Suicide Surveillance and Health Systems: How Nepali Institutions Frame a Growing Public Health Burden
Suicide is one of the fastest-growing and least-understood causes of death, particularly in low and middle-income countries (WHO 2011). The institutions involved in the derivation of taxonomic categories used to define and report suicide deaths, importantly shape how the burden is understood, (un)validated, and responded to at varying levels of social authority (familial, community, national). Despite growing recognition of the high burden of suicide deaths in low and middle income countries (WHO 2008) and an alarming level of suicide among Nepali women specifically (Suvedi et al, 2009), Nepal’s Ministry of Health does not systematically collect or report on suicides (Khan, 2002; Pradhan et al, 2011). Suicide data are filtered through reporting systems shaped by social, cultural, legal, and medical institutions. This study seeks to analyze networks drawn by police, policy, and health officials in order to better understand vital surveillance in Nepal and investigate how institutional networks affect how suicide deaths might be (un)documented and (un)reported within varying institutions.
Social network analysis can be used to not only show the ties between actors in a system, but the impact the relationships between actors can have on decision-making, flow of information and the overall structure of a society (Borgatti et al 2009). Particularly in developing contexts, such as Nepal, it is important to understand how increasingly complex information is being collected, assessed and shared. Four months of ethnographic fieldwork were conducted in Kathmandu, Nepal. 30 semi-structured interviews were conducted across health system levels from the macro (WHO, World Bank, DfID) to national bodies (Ministry of Health, Ministry of Police) and key organizations (government hospitals, police departments). Interviewees were asked to hand draw how deaths due to suicide were differentiated and documented. Subjects included data pathways and repositories so that comparisons could be made between the ‘official’ death surveillance system with how it is understood and followed by those implementing it. Textual data was coded and content analysis was performed in MaxQDA 10.1. Pictoral networks were coded and quantified and social network analysis (SNA) was performed in R Studio Version 0.98.1062.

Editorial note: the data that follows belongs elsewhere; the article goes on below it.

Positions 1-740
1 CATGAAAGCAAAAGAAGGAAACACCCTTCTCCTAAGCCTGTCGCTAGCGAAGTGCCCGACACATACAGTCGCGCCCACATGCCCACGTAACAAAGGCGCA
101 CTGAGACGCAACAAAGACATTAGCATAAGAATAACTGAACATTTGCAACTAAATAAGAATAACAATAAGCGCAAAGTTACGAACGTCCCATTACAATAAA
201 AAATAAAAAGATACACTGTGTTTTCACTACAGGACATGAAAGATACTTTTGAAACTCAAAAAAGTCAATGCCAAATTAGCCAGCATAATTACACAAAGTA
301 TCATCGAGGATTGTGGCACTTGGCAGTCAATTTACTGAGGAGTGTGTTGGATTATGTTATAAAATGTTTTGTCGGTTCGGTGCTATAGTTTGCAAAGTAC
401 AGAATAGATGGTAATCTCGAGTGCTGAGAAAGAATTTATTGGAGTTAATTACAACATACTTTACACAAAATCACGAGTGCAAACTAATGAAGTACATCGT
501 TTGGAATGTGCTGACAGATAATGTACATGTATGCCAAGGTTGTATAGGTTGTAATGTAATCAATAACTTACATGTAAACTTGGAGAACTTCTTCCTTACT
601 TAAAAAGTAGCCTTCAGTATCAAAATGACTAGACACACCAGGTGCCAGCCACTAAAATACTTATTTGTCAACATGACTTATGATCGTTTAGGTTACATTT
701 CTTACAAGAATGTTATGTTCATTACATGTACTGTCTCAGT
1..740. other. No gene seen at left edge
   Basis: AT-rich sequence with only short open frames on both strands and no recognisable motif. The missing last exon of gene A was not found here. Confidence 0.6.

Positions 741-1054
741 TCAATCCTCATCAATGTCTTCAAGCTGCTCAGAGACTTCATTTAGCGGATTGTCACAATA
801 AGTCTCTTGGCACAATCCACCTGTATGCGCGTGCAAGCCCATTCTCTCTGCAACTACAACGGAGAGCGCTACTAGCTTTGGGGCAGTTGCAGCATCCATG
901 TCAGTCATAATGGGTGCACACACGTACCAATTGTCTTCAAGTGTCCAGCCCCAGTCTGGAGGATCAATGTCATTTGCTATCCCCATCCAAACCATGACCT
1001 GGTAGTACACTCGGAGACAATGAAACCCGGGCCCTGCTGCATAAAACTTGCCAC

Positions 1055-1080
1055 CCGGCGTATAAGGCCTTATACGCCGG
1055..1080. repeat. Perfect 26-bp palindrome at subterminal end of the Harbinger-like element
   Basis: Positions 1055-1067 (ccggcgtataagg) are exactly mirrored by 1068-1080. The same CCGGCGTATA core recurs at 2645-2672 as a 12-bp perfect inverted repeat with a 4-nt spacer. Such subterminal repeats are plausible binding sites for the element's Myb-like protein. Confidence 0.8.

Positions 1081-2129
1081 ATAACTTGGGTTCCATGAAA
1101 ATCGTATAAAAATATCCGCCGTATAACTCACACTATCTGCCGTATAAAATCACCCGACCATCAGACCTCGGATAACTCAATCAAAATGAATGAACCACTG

Overall, there was large variation across the participant perceived networks, where some networks were linear pathways dominated by a single institution (police or community) with few nodes involved in data transmission, while others were complex and communicative. Such disagreement suggests disconnection amongst institutions. SNA demonstrated that police institutions controlled the majority of suicide information collection and reporting, while health and community institutions were peripherally involved. According to international ‘gold standard’ surveillance networks (WHO, 1999), macro level institutions like WHO should always be the ‘terminal’ point of data deposits. However, no informants indicated that information arrived at the WHO headquarters within Nepal. Network structures varied dramatically across institutional informants and surveillance was reported as incomplete and fragmented. Suicide surveillance remains a fragmented and disconnected process. Findings indicate a need for better communication of health systems frameworks across sectors (police, health, policy). Improved health information systems will further enhance the success of subsequent health improvement programs.